Denver record store changes hands after 33 years


Jill and Paul Epstein opened the doorways to Twist and Shout over three many years in the past, welcoming Denver’s music collectors who love vinyl.

DENVER — After 33 years of operating legendary record store Twist and Shout, house owners Jill and Paul Epstein have determined its time to retire. 

The couple began the Denver store in 1988 on the unique location at 724 South Pearl St. Since then, the store has saved up with the time by not solely altering areas, however saved up with the change in music codecs from vinyl to the digital age.

“The store I purchased at a tax auction in 1988 was very poorly stocked, so I had to bring in at that time my (album) collection,” Paul Epstein stated. “Vinyl is king again now which I’m thrilled to say.”

The Epsteins had been each highschool English lecturers once they purchased the store within the 80s. But Paul stated music has all the time been his ardour.

“I am one of those kids who of a certain generation saw the Beatles on Ed Sullivan and it changed my life,” he stated. “Ever since that point, music has been the primary thing in my life.”

Twist and Shout moved into the present spot situated in Denver at 2508 E. Colfax Ave. in 2006, offering prospects with all the things from vinyl to Compact discs, blue rays and DVDs and quite a lot of music associated items. But he and his spouse really feel now’s the time for the store to vary hands. Recently, they introduced that their long-time normal supervisor Patrick Brown will take over because the store’s new proprietor.

“Patrick started as a customer and he was just another kid who came in the store,” Epstein stated. “I know he gets it and he’ll put his own stamp on it, but the core principles that made it a great store will remain.”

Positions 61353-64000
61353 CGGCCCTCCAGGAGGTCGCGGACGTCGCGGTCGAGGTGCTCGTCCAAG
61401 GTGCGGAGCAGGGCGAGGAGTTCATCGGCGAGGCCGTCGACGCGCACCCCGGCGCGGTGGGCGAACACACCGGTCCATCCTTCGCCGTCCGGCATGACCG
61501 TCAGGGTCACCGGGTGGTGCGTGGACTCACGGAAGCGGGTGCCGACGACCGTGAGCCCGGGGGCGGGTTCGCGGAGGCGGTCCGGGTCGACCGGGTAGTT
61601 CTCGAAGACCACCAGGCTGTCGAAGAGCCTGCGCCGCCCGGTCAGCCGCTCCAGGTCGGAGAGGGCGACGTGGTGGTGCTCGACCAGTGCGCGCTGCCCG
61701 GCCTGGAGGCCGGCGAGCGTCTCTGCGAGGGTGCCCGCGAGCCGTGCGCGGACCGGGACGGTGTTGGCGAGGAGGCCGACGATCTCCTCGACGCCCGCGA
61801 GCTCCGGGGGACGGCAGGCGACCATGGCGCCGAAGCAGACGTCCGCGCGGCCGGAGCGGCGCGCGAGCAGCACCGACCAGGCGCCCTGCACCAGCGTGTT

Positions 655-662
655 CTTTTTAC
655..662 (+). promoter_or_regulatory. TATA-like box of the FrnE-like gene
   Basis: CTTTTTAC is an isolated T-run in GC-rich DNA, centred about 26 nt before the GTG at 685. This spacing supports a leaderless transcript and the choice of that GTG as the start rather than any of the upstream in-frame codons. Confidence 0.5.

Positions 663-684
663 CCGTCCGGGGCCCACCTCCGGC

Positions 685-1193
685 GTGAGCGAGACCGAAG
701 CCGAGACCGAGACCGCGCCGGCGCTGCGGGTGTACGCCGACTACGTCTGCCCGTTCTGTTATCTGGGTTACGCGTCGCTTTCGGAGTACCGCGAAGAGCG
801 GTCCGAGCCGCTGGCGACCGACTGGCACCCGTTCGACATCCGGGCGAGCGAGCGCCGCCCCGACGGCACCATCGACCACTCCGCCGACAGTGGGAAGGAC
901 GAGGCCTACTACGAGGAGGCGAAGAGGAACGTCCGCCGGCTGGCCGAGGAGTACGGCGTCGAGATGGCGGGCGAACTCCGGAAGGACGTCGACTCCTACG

“I believe I’m the only person who’s worked at every single location we had,” Brown stated. “We’ve made a lot of decisions together, me working as the general manager here, so a lot of the feel you get in the store, I’ve had a hand in as well.”

Brown stated though there’s a change in possession serving to prospects store for data and thumb via bins remains to be precedence primary.

“Nothing is going to change on that front,” Brown stated. “The main change is not going to see Paul out there at the vinyl counter all the time.”

Epstein stated it doesn’t seem to be it’s been over 30 years since they first opened the doorways to the vinyl venue. He believes that the store has turn out to be a part of Denver life, and if it had been to vanish, an enormous gap within the cultural and musical lifetime of our metropolis would seem.

“Music is my passion, but the community is what we share together,” Epstein stated. “And that’s the thing that made this store so special was that the community met here, found common ground here, this was their place and I’m so proud of that, I’m so happy and grateful that its going on.”

For extra details about Twist and Shout. 

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